David Morrison, deputy director of the Illinois Campaign for Political Reform
"He put a price tag on state jobs, state actions and state contracts. He had to get paid before anything could happen. The damage he did was more severe than anything George Ryan did."
State Representative Jack D. Franks (D-Woodstock)
“Today, justice has been done. The deliberate acts of bribery, extortion and fraud that ultimately led to this day warrant a punishment tantamount to the serious nature of Blagojevich’s crimes. Let this day be a firm warning to those in public service – we will not rest until integrity and accountability serve as the rule, not the exception, in state government.
“With this verdict we all must reaffirm our commitment to ridding Illinois of leaders that allow personal ambition to trump the public good. I remain devoted to eliminating pay-to-play politics and a culture of corruption that has permeated Illinois politics.
“The Blagojevich saga has come to end, but the challenges our state faces remain. We owe the people of Illinois a government that pays its bills and one that cultivates entrepreneurial spirit and nurtures economic growth. We owe the people of Illinois an honest government that works for their interests.”
State Treasurer Dan Rutherford
“Rod Blagojevich brought the 14 year sentence on himself.  He deceived the people of Illinois far too long for what the jury substantiated as his own personal gain.  Today’s sentencing is proof that such corrupt, embarrassing behavior will no longer be tolerated in Illinois.” 

Rod's 15 year old daugther, Amy Blagojevich, letter to Judge Zagel:


“For the past three years, my world has been spinning out of control. But what has made it [bearable] has been that my father is home almost all of the time.”
“He’s been here to teach me life lessons.
“I will not be able to handle my father not being around. It’s too drastic a change. I need him here. I need him here for my high school graduation. I need him here if I do not get into college. I’ve wanted to go to Northwestern since I was in the 6th grade.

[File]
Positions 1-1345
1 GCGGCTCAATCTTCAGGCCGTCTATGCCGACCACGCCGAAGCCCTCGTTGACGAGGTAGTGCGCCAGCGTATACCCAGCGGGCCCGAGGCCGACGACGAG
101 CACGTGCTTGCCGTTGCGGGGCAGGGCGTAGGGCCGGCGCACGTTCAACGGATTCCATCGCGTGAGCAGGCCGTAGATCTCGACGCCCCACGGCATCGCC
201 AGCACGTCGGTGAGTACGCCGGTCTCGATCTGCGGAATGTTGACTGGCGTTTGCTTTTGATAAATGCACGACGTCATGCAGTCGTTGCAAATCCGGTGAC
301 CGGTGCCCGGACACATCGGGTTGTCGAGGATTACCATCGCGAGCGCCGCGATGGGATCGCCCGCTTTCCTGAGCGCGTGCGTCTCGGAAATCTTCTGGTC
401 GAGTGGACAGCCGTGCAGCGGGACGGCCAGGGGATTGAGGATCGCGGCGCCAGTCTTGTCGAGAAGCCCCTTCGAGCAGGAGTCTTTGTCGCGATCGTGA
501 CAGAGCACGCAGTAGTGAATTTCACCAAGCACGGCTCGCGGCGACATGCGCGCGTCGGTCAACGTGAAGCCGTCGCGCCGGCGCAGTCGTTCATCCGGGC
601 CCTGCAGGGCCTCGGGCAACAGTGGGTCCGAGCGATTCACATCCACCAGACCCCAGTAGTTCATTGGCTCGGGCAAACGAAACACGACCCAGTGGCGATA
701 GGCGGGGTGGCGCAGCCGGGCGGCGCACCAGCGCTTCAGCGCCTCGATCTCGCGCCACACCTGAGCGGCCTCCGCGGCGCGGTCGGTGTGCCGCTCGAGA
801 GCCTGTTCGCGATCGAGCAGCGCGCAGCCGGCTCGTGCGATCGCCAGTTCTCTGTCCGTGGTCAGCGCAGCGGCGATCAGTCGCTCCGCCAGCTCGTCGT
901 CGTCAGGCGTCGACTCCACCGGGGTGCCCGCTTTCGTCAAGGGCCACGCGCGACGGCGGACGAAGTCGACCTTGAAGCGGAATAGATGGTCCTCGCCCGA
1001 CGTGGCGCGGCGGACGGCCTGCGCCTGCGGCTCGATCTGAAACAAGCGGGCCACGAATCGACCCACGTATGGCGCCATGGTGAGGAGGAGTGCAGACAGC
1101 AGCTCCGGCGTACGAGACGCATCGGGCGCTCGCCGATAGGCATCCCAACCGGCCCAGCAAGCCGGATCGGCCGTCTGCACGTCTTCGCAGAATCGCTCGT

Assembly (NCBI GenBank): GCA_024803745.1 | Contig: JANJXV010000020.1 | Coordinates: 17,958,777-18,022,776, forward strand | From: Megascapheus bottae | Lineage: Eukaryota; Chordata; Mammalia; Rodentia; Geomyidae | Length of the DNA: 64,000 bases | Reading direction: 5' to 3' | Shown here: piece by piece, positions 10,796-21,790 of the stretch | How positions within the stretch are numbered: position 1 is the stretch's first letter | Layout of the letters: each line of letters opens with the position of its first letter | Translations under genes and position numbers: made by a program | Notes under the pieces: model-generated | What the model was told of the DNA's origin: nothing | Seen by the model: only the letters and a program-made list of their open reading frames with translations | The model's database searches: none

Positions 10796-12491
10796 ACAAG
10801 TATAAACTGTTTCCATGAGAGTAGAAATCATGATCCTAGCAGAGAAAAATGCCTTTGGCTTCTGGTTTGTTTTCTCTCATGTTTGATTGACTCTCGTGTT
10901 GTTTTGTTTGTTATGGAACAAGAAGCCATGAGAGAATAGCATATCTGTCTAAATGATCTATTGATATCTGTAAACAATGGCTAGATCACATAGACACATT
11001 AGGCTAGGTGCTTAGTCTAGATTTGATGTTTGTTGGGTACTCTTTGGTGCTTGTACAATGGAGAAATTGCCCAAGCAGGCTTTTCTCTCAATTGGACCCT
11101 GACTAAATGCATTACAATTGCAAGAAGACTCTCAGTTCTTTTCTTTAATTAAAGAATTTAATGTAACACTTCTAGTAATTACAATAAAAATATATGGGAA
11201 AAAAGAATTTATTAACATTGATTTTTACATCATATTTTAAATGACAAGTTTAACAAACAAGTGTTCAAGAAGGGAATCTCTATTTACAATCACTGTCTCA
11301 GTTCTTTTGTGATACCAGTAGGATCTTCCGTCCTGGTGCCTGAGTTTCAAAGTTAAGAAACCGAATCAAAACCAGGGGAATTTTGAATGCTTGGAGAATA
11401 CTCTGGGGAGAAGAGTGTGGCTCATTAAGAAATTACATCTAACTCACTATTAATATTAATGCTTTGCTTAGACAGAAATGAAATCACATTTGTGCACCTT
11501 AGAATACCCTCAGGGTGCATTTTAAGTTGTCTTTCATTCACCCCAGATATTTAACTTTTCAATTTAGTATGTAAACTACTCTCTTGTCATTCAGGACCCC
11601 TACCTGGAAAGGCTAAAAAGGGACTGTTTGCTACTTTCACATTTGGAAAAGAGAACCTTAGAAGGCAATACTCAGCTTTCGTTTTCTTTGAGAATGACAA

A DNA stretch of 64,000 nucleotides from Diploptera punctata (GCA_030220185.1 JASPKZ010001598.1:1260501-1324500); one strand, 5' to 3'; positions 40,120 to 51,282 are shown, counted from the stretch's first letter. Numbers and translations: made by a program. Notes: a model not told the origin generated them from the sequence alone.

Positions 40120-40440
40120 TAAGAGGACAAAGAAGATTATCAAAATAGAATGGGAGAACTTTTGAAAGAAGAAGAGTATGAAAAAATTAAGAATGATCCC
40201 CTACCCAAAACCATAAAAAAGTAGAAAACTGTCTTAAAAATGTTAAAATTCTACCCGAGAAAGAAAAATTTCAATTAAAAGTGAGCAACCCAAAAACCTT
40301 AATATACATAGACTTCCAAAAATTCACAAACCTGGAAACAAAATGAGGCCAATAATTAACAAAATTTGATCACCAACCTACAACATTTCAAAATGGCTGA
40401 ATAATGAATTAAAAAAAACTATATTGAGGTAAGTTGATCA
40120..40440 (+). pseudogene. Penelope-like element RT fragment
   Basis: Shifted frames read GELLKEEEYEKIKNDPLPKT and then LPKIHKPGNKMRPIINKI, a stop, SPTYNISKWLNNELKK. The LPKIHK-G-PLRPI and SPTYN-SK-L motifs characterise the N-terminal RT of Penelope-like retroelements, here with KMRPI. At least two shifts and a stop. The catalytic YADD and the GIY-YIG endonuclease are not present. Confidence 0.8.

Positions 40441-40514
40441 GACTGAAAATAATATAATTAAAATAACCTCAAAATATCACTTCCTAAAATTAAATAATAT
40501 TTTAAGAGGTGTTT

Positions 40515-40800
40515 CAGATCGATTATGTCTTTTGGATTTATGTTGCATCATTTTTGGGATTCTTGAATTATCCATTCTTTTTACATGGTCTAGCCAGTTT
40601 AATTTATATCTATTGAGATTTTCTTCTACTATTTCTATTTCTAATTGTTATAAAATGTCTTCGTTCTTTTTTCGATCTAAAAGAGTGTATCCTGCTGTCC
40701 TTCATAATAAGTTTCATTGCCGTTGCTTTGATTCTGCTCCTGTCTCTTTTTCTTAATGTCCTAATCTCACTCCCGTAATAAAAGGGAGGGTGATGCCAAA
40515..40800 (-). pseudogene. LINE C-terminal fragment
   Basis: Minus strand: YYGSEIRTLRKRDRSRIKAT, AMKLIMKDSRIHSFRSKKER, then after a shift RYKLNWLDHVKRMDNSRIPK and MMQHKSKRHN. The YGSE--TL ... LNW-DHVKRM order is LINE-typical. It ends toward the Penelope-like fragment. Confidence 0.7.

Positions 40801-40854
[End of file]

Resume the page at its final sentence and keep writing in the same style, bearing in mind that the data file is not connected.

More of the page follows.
“I’ll need him when my heart gets broken,” she continued. “I’ll need him here for my dog Skittles.
“I need my father in my life.”

11 comments:

Anonymous said...

Highly unlikely.

Anonymous said...

Illinois politicians weakened FOIA laws since 2010, so no, it's not going to change, but get worse.

Blago is a fraction of the problem.

Anonymous said...

If this sentence is appropriate, it means others who have yet to be prosecuted, convicted like Daley, Weisner, etc should get 30-50 years.

Anonymous said...

Corruption is alive and well in Aurora.

How else do you think Cordogan and Wegman get their contracts?

Anonymous said...

Bets on Campos being next?

Anonymous said...

Well Leroy Keith left before they could nail him. He was very pay for play with several developers. And the city dodged a bullet avoiding Lofchie.

Anonymous said...

How about JJ JR? Why is he not in court yet?

Anonymous said...

The same day Blago got 14 years, a Cook County Court gave a 7 year sentence was given to a 20 year old for killing someone when driving while high on pot and texting. Who can figure.

Anonymous said...

Is there a connection between Corogan & Clark and Mayor Weisner?

Is that why we never get any competition in bidding?

Anonymous said...

When Weisner realized that the library had the money to build a new library, he began to fill the board with his friends. I wonder if that had anything to do with who got the design contract? It will be interesting to watch who gets the construction job.

Anonymous said...

Does the daughter understand that her Daddy was trying to shake down a Children's Hospital? Does the daughter understand that her Daddy was trying to sell a US Seante to bolster his next political campaign?